mkfs   –  creating filesystem – is used to build a Linux file system on a device, usually a hard disk partition. filesys is either the device name (e.g. /dev/hda1/dev/sdb2) or the mount point (e.g. //usr/home) for the file system.blocks is the number of blocks to be used for the file system.


mkfs utility is used to create filesystem (ext2, ext3, ext4, etc) on your Linux system. You should specify the device name to mkfs on which the filesystem to be created.

WARNING: Executing these commands will destroy all the data on your filesystem. So, try these commands only on a test system where you don’t care about losing your data.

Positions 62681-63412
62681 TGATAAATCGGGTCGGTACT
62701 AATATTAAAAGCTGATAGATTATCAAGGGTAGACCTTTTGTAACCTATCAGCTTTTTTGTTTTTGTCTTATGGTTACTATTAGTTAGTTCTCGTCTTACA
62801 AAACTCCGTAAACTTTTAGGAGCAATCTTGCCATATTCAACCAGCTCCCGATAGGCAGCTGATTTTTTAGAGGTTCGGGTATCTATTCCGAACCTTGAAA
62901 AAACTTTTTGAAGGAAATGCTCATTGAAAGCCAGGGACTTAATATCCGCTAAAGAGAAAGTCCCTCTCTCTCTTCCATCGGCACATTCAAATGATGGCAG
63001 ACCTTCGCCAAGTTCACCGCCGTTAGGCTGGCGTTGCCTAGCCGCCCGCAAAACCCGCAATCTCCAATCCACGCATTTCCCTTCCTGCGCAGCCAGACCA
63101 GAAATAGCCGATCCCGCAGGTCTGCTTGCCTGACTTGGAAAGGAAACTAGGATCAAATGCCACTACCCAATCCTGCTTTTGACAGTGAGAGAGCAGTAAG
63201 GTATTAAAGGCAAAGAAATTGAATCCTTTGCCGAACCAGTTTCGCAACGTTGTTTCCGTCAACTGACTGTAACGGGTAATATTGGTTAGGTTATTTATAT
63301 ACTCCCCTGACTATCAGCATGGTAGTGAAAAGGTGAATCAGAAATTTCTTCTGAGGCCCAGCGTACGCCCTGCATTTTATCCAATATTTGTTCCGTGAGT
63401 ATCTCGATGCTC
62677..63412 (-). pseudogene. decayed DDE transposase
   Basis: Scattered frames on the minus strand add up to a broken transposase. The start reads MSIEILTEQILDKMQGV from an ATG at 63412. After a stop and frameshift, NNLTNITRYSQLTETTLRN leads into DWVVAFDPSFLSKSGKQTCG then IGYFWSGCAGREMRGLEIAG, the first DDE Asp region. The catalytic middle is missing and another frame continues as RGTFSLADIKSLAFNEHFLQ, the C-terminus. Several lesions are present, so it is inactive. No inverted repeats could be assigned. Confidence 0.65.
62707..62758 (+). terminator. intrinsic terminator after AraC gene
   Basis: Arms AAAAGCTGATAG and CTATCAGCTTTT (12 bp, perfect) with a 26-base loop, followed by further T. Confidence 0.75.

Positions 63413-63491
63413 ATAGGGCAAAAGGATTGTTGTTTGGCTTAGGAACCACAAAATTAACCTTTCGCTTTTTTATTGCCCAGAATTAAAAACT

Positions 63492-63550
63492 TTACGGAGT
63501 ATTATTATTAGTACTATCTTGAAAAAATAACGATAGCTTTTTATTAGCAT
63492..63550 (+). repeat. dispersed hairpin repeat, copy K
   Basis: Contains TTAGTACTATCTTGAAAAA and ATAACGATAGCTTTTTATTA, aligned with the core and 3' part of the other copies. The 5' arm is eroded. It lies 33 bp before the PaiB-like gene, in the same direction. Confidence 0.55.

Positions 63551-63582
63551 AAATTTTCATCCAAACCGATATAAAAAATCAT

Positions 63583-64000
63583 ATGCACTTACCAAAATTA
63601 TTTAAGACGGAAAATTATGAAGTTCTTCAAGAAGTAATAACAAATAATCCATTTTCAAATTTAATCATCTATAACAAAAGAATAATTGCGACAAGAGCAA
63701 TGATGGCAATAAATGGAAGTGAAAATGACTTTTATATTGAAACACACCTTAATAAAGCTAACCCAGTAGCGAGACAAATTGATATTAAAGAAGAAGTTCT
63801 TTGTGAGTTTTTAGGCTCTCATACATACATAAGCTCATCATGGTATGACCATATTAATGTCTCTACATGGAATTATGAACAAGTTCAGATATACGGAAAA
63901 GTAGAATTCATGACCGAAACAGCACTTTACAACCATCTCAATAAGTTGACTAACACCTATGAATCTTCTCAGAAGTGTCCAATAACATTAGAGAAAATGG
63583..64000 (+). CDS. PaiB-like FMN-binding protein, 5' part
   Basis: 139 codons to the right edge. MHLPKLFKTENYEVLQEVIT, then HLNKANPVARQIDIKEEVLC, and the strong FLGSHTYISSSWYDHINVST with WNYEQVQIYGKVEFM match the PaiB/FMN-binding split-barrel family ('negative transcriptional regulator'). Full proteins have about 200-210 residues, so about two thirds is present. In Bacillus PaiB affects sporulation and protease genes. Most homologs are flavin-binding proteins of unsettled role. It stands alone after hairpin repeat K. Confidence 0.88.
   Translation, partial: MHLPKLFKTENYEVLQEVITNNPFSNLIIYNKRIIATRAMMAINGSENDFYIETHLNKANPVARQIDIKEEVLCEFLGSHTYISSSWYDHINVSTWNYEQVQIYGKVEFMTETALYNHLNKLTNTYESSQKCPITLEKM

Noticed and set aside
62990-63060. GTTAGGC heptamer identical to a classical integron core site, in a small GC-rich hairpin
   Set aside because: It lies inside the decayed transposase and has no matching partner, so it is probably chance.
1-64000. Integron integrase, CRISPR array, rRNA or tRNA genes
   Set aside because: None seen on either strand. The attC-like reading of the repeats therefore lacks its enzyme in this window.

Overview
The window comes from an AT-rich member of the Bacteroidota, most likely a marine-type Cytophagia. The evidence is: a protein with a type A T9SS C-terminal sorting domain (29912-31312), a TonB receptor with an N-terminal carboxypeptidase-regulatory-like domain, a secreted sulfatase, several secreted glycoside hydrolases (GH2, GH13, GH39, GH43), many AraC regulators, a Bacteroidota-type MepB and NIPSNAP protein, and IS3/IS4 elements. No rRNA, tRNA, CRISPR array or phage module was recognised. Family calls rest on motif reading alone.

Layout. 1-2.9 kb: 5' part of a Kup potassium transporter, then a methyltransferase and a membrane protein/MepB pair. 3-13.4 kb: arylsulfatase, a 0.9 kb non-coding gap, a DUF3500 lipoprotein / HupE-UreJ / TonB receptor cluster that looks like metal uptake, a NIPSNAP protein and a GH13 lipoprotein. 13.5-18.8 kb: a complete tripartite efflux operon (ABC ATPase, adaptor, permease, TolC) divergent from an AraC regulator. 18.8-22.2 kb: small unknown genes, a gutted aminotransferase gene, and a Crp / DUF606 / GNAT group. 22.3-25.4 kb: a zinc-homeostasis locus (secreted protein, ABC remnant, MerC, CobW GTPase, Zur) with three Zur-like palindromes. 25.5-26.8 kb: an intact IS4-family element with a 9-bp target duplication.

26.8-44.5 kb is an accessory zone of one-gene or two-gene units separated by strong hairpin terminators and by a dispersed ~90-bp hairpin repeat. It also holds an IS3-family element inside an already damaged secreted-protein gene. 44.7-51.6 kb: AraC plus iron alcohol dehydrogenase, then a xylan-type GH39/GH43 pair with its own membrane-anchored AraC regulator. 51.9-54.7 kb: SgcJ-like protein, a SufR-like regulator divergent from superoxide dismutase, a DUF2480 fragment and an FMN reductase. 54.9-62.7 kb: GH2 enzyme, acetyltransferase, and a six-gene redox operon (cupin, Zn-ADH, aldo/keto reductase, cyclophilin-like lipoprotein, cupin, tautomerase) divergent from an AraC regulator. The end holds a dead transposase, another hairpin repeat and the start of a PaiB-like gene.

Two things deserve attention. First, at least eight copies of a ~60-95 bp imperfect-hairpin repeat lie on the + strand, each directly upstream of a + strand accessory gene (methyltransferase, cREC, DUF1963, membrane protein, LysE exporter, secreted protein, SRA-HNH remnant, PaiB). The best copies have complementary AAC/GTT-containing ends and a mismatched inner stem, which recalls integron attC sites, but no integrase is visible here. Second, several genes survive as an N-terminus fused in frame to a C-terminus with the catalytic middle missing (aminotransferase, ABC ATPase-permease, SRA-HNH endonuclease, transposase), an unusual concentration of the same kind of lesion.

mkfs -t reiserf /dev/hda5


Produce verbose output, including all file system-specific commands that are executed. Specifying this option more than once inhibits execution of any file system-specific commands. This is really only useful for testing.
-t fstype
Specifies the type of file system to be built. If not specified, the default file system type (currently ext2) is used.
File system-specific options to be passed to the real file system builder. Although not guaranteed, the following options are supported by most file system builders.
Check the device for bad blocks before building the file system.
-l filename
Read the bad blocks list from filename
Produce verbose output.